China's manufacturing sector roared ahead in March as output and new orders surged despite worries about the world economy, an official survey showed on Tuesday.
A purchasing managers' index compiled on behalf of the National Bureau of Statistics rose to 58.4 in March from 53.4 in February. A reading over 50 indicates an expansion of activity, while one below 50 suggests contraction.
The report showed purchasing managers were optimistic about the outlook because of strong demand and their pricing power, according to Zhang Liqun, a researcher with the Development Research Centre, a think-tank that reports to China's cabinet.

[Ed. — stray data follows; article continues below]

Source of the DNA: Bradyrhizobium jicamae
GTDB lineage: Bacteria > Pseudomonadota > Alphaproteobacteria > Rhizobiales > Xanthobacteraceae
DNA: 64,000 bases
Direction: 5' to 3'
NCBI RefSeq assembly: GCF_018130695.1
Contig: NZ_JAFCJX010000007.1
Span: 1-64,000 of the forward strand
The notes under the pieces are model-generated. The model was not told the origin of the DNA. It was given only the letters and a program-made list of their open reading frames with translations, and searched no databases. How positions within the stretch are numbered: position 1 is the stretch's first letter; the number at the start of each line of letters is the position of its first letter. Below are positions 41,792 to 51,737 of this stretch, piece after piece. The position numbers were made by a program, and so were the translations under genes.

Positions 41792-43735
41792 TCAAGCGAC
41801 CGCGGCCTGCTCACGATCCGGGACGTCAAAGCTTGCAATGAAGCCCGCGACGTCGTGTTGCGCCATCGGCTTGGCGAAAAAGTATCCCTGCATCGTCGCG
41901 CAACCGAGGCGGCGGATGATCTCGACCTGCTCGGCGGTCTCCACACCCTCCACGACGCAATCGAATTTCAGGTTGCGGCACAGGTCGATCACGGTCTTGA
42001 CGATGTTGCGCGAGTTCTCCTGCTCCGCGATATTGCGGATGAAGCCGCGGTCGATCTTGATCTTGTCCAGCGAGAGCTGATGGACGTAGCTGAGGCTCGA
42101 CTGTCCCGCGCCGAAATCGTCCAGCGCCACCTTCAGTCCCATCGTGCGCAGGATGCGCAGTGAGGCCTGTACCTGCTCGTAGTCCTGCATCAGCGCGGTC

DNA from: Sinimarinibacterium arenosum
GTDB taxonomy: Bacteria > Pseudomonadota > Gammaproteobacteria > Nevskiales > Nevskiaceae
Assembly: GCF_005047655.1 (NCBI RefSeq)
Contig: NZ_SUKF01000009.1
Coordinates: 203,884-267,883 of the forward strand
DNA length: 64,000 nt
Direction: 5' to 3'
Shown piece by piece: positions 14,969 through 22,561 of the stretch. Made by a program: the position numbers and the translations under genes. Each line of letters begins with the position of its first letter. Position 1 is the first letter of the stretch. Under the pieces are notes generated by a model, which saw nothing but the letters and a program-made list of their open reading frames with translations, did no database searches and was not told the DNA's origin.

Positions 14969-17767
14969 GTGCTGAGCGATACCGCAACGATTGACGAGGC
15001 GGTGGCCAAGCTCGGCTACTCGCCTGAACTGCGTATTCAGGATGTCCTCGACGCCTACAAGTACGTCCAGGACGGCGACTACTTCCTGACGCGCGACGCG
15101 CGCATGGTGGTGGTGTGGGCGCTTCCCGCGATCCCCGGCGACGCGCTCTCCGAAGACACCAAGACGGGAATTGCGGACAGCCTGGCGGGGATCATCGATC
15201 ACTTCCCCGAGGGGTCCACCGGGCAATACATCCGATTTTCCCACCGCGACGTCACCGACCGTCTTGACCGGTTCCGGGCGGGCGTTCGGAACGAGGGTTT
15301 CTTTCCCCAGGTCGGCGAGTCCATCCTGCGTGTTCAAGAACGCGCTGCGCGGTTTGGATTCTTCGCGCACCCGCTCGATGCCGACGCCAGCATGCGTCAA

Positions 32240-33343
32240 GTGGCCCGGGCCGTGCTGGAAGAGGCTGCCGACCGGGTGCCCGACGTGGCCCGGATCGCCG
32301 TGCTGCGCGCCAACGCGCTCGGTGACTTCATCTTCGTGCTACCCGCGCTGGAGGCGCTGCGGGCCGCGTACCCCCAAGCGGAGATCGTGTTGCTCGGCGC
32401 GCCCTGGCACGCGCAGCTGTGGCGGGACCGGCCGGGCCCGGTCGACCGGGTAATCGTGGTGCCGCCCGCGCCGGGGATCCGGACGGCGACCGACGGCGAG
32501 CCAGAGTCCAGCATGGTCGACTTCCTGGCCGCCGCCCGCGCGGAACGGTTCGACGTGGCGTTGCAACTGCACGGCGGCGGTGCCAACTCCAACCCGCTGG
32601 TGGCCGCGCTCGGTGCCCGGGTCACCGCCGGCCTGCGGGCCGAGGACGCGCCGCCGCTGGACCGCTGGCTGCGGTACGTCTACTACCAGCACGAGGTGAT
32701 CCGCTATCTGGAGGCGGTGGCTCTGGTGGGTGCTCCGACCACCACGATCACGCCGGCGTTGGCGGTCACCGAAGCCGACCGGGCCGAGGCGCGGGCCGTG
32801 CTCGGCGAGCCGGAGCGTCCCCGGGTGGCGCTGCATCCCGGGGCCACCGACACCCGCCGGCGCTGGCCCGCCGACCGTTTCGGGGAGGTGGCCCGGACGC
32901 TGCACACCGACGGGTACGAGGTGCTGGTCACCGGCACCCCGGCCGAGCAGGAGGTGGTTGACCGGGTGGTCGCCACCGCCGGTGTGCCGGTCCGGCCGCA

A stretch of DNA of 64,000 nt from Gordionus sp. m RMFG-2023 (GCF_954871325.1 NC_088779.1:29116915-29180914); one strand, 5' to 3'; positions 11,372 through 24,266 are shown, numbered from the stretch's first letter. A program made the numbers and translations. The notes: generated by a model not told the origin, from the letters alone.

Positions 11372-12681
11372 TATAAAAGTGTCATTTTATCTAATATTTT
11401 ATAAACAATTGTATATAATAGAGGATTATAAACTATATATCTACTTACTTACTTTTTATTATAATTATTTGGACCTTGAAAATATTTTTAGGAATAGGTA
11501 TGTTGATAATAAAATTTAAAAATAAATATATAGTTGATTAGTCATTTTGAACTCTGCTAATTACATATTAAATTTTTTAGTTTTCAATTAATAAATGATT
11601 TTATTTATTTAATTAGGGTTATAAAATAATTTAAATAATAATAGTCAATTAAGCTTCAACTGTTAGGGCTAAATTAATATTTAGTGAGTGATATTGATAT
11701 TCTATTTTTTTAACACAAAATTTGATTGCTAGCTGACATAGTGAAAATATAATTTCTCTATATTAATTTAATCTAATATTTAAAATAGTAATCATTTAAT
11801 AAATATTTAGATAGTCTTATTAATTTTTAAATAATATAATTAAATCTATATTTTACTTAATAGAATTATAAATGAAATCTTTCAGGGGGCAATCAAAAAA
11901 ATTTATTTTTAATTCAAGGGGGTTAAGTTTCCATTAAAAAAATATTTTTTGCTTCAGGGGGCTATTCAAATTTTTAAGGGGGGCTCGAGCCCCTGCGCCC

But Zhang also highlighted a range of economic uncertainties that he said were not captured in the headline PMI.
"The weakening of the U.S. economy due to subprime problems will have a negative impact on the global and the Chinese economies. This, plus the appreciation of the yuan and rising labor, resource and environmental costs, means the outlook for Chinese export growth is not so optimistic," he said.
Zhang's comments were issued by the China Federation of Logistics and Purchasing, which conducts the survey.
More companies in the latest poll complained about rising raw material costs but fewer respondents experienced cashflow problems, according to the report.